What type of business would 13-year-old Nikki Brown have wanted to start?

“Oh, you have no idea the can of worms that you just opened with this question. I was a child entrepreneur! As a kid, I was always creating new business schemes. Besides the traditional lemonade stand, I made and sold my own lottery tickets to the neighborhood (not exactly legal, but a great learning opportunity), I curated a museum in my garage and sold tickets for entry, put on puppet shows and sold concessions… The list goes on and on.”

The business world seems to change constantly. How do you ensure your Ecampus classes cover the most relevant topics?

“Right now, I’m taking a year-long series of professional development courses through PACE (OSU Professional and Continuing Education) in the area of digital marketing. I’m in the role of student which is great! Not only do I get to learn about current thinking in digital marketing, but I’m also experiencing what it’s like to be an online student, which should enrich my own teaching efforts.

“To stay current in the field of marketing, I occasionally attend conferences (virtual and in-person), participate in webinars, volunteer for nonprofits, and I participate in professional marketing associations like the American Marketing Association.”

What’s one habit you wish you could rid yourself of as a consumer?

“I am a very conscientious consumer. I read food labels. I calculate the price per unit before making a purchase, but one thing I wish I did better was to think ahead of time about the disposal of the product. What’s going to happen to this item once I no longer use it? Can it be recycled? Can it be resold or given away? Or is it going to end up in the landfill? Making purchase decisions that include consideration of disposal are important to being good stewards of our resources. For me, it’s still a work in progress.”

“In teaching online classes, I’m starting to expand my methods and am moving back to more active-learning strategies. Ecampus has been a great support in encouraging me to try new tools and learning resources.”

How do you develop enriching connections with students you’ll likely never meet in person?

“I try to give personal feedback to everyone at least a couple of times during the term. It might be an individual comment in the gradebook about an assignment or a discussion post replying to a student’s post. I’ve also incorporated group projects into many of my classes, which allows me to give more direct feedback to smaller groups of students and those connections feel more personal.”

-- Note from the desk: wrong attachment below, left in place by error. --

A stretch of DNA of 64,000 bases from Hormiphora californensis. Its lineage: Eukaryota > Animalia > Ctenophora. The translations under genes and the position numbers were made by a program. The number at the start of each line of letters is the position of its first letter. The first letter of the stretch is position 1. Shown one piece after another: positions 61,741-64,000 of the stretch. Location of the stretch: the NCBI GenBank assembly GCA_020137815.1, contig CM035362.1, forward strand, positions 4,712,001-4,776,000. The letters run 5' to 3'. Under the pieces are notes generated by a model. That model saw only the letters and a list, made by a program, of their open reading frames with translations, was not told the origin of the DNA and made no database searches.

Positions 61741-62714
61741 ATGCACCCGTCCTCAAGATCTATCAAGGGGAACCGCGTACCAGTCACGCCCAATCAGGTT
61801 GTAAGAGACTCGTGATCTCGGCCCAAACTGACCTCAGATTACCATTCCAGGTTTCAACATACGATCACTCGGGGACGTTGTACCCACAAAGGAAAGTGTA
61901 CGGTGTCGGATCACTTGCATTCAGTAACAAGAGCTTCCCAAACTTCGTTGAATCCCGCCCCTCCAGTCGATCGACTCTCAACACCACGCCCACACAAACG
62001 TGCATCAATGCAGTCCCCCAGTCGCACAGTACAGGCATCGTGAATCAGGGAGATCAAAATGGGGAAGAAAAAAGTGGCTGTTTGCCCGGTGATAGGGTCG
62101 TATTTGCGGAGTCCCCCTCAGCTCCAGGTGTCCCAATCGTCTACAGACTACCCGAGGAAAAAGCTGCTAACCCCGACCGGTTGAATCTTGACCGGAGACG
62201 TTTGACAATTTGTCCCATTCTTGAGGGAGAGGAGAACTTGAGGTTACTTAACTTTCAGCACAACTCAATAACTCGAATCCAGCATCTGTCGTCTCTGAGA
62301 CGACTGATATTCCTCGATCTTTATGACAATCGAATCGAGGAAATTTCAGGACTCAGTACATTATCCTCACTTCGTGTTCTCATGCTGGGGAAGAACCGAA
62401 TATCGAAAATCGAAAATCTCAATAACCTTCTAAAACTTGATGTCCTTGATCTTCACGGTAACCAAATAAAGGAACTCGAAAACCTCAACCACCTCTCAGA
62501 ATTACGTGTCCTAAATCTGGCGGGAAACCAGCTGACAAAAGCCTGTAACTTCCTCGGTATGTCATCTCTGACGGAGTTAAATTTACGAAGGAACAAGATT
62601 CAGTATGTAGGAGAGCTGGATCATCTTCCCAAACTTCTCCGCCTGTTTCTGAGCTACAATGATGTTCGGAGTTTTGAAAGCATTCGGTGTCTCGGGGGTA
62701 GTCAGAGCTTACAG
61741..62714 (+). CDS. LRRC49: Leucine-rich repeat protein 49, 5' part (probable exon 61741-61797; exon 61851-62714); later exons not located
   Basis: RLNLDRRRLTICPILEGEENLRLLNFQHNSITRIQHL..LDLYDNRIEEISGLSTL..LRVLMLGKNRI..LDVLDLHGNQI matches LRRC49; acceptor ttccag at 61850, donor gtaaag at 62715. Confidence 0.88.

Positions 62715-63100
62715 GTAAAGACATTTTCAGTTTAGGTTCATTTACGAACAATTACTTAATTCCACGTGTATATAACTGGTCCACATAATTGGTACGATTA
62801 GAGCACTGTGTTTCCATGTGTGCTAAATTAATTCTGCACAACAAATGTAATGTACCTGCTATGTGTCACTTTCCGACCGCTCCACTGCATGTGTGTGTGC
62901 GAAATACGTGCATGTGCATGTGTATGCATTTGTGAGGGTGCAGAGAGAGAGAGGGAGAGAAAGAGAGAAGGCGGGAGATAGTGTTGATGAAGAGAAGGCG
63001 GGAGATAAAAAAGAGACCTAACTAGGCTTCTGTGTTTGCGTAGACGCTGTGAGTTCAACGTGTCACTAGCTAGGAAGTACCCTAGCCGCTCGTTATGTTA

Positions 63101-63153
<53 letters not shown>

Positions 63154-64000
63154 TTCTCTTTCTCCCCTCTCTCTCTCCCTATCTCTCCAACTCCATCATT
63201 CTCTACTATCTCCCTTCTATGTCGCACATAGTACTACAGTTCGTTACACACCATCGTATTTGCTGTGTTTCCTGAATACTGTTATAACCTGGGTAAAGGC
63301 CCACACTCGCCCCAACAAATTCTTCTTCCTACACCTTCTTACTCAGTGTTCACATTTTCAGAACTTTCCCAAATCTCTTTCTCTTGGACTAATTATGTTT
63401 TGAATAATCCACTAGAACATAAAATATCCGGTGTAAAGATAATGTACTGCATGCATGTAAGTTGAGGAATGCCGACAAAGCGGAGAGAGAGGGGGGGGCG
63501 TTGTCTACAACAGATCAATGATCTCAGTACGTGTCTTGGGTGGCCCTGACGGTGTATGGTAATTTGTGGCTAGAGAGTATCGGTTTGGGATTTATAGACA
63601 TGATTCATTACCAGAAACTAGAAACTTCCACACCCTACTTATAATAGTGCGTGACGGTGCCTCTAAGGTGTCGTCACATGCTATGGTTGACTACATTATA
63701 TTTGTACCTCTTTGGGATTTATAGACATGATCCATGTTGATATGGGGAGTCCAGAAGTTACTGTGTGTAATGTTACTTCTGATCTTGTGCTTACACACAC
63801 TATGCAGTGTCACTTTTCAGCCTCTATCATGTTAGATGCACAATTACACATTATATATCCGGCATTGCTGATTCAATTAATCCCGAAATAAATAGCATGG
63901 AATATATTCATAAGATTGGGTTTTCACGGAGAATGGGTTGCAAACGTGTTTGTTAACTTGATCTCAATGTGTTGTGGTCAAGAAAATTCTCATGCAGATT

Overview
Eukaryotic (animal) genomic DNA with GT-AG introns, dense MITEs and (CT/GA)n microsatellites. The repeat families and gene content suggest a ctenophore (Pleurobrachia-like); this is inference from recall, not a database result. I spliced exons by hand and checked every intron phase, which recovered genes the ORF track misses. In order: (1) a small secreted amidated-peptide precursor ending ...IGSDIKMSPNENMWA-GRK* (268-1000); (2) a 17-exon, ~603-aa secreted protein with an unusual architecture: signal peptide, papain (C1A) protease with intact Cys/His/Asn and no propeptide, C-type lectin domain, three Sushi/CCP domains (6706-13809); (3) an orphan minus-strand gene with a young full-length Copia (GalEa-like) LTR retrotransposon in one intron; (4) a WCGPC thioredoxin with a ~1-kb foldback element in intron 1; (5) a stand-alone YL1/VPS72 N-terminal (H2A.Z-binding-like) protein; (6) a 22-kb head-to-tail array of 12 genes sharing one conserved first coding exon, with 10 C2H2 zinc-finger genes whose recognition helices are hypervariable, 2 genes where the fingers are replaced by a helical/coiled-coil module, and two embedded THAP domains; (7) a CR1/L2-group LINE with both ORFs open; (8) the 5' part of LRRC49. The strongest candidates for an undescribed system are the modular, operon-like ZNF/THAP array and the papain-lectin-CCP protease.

How have you evolved as an educator since you began teaching classes online with Ecampus?

“Many, many years ago I taught high school social studies. With my high school students, I tried to make the classes more interesting by assigning fun projects that were hands-on (e.g. give a speech to the class as a historical figure – extra credit for dressing the part).

“When I began teaching to college students, I thought I had to be more serious and more focused on the traditional learning methods of lecture and readings. In teaching online classes, I’m starting to expand my methods and am moving back to more active-learning strategies. Ecampus has been a great support in encouraging me to try new tools and learning resources.”

What are your favorite activities away from teaching?

“With three young children, my activities are mostly limited to kid-friendly things like skate night or bingo night at the schools. When I get the chance to slip out of the house on my own, I like to run, hike or bike and listen to podcasts.”

Name a song of album you think is severely underappreciated.

“The Cranberries have been my favorite band since I was in high school. The lead singer recently passed away, so I’ve been listening to all of my old CDs. (That’s right, my music collection is on CD.) I love all of their music, but I’ve really been enjoying ‘Electric Blue’ from their album ‘To The Faithful Departed.’ ”